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Turkey Elections: Deepfakes, disinformation ‘misdirect’ voters ahead of runoff

False claims and montage videos have featured heavily in campaign leading to Sunday’s presidential rerun.
Turkish President Recep Tayyip Erdogan speaks to supporters at Justice and Development Party headquarters, Ankara, Turkey, May 15, 2023.

ISTANBUL — Claims and counterclaims, montaged videos and even fake sex tapes have blighted Turkey’s elections, leaving fact-checkers battling to unravel a mass of disinformation during the campaign. 

Voters return to the polling booths for a second time on Sunday to decide whether President Recep Tayyip Erdogan will extend his 20-year rule by another five years or if opposition challenger Kemal Kilicdaroglu will become the country’s 13th president. 

A lengthy electoral campaign has seen politicians from all sides make unsubstantiated assertions, further obscuring the facts in what is widely seen as Turkey’s most vital vote in recent years. 

Probably the clearest example comes from Erdogan’s campaign in the form of a montage video purporting to show the leadership of the Kurdistan Workers Party (PKK) backing Kilicdaroglu. 

The footage, first shown at an Erdogan rally in Istanbul May 7, claimed to depict de facto PKK leader Murat Karayilan and fatigue-clad fighters singing and clapping along to the opposition’s election song and was spliced with footage of Kilicdaroglu. 

Despite being an obvious fake, it has reinforced Erdogan’s message that the opposition is soft on terrorism due to the support Kilicdaroglu has received from the Peoples’ Democratic Party (HDP), which has its roots in Turkey’s Kurdish movement and Erdogan maintains is tied to the PKK. 

As recently as this week, Erdogan referred to the video as evidence of ties between the opposition and the PKK, which has waged a 39-year insurgency, leading to tens of thousands of deaths. 

“Kilicdaroglu shot videos with terrorists in Qandil,” he said during an interview with state broadcaster TRT on Monday, referring to the PKK’s base in northern Iraq.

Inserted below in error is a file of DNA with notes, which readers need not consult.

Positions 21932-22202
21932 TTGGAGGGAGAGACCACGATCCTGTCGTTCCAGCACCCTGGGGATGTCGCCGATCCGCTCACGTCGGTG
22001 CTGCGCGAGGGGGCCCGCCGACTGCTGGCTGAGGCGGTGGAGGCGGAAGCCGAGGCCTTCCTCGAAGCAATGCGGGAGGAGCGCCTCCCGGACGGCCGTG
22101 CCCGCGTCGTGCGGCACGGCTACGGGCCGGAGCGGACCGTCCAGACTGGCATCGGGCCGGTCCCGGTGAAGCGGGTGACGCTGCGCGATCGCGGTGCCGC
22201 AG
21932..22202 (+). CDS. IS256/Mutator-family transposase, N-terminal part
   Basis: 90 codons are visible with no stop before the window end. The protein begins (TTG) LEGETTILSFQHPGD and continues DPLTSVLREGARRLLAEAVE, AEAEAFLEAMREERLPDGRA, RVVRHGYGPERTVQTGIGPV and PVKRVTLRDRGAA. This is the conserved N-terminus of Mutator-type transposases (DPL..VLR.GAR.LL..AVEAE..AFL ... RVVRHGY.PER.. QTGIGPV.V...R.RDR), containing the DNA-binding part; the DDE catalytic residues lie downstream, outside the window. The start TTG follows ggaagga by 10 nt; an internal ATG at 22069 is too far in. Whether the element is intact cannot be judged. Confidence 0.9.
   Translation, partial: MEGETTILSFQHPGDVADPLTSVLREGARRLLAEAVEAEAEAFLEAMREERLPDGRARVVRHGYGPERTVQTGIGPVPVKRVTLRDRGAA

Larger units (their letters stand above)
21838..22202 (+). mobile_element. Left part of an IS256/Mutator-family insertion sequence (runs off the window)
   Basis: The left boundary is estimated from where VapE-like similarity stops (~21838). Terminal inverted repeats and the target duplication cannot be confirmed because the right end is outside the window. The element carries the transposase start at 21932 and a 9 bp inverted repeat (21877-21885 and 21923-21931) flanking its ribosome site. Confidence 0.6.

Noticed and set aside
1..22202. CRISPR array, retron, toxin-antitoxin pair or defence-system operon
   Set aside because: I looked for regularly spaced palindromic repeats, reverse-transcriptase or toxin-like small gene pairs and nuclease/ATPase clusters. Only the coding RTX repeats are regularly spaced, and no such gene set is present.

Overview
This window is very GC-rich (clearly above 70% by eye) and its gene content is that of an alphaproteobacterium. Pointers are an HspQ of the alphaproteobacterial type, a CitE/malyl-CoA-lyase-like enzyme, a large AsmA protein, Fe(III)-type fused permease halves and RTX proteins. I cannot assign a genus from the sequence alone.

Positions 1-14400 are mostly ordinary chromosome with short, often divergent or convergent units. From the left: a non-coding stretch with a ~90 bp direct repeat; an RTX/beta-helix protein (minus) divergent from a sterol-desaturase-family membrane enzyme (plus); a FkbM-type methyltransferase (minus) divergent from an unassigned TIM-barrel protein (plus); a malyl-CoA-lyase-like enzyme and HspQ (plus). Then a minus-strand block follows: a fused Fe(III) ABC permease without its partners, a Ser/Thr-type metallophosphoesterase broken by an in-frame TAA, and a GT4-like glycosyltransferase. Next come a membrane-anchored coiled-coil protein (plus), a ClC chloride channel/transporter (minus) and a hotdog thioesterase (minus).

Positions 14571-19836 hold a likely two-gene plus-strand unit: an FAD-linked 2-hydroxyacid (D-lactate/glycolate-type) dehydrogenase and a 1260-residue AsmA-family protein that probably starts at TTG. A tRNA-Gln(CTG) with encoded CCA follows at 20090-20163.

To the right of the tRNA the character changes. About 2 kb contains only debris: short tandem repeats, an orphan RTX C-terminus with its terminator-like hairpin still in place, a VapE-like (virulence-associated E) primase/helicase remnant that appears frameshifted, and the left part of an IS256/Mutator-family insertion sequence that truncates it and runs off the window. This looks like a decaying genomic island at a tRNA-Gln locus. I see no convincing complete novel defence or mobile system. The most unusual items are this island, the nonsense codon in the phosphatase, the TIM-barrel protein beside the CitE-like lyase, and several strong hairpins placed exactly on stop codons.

“Montage or not, they shot videos with them in Qandil and PKK members showed their support to Kilicdaroglu with videos,” he noted.

Kilicdaroglu’s Republican People’s Party (CHP) has since lodged a criminal complaint against Erdogan over the claims. 

Fact-checking organization Teyit has examined dozens of claims made during the election campaign and found inaccuracies coming from all quarters. 

The nonprofit, which was established six years ago to verify or refute claims made in traditional news outlets and on social media, showed Kilicdaroglu repeating an often made claim about Erdogan’s wealth that it showed to be false. 

The claim comes from a speech Erdogan made in 1994 as he fought a successful campaign to become Istanbul mayor. 

For years it has been claimed that he brandished his wedding ring during the speech and pledged that if he achieved greater wealth, people could call him a thief. 

Teyit, however, showed Erdogan was holding a ring he said came from a supporter who had donated the jewelry toward his mayoral campaign. He made no claims about his own finances. 

Can Semercioglu, head of communications at Teyit, said disinformation as a phenomenon was present in previous elections but had become more pronounced during the current campaign. 

“In the 2023 elections we are seeing that disinformation is being voiced by politicians and used as a tool of political propaganda,” he told Al-Monitor. 

“In the rally squares, misinformation expressed directly by politicians takes precedence over the public’s right to receive accurate information. We can say that it is during an election period that disinformation is decisive,” Semercioglu noted. 

He added that promoting disinformation led to “voter misdirection” and could influence voting behavior. It also poses the risk of deepening polarization in Turkish society. 

Some of the false claims are easy to dismiss. Erdogan’s claim earlier this month that the CHP was in power at the time of the 1999 Marmara earthquake when, as with February’s quakes in southern Turkey, the government was heavily criticized for its poor response. 

Although the 1999 coalition government was led by a party formed by former CHP members, at the time it was Erdogan’s current ally, ultranationalist leader Devlet Bahceli, who was serving as deputy prime minister. 

Other claims are more tricky, such as Erdogan’s boast that a crowd of 1.7 million — around one-tenth of Istanbul’s population — attended his May 7 rally. Teyit estimated the likely number at 690,000. 

Fake images are said to have played a part in one candidate — Muharrem Ince of the Homeland Party — withdrawing his bid for the presidency days before the first round of voting. 

An explicit recording circulating online was quickly shown to be a fake, and Ince said it had been made using footage taken from an Israeli porn website. 

The disinformation spread on social media can also be bizarre at times, such as the claim that the opposition’s two-handed “heart” gesture originated with Soviet dictator Josef Stalin. 

According to the International Press Institute, there has been an “unparalleled level of organized disinformation” during the election campaign. 

“Truth and factual information have come under a coordinated assault from multiple sources, with the government playing a central role in this troubling phenomenon,” Emre Kizilkaya, head of the institute’s Turkey committee, told the Reuters news agency. 

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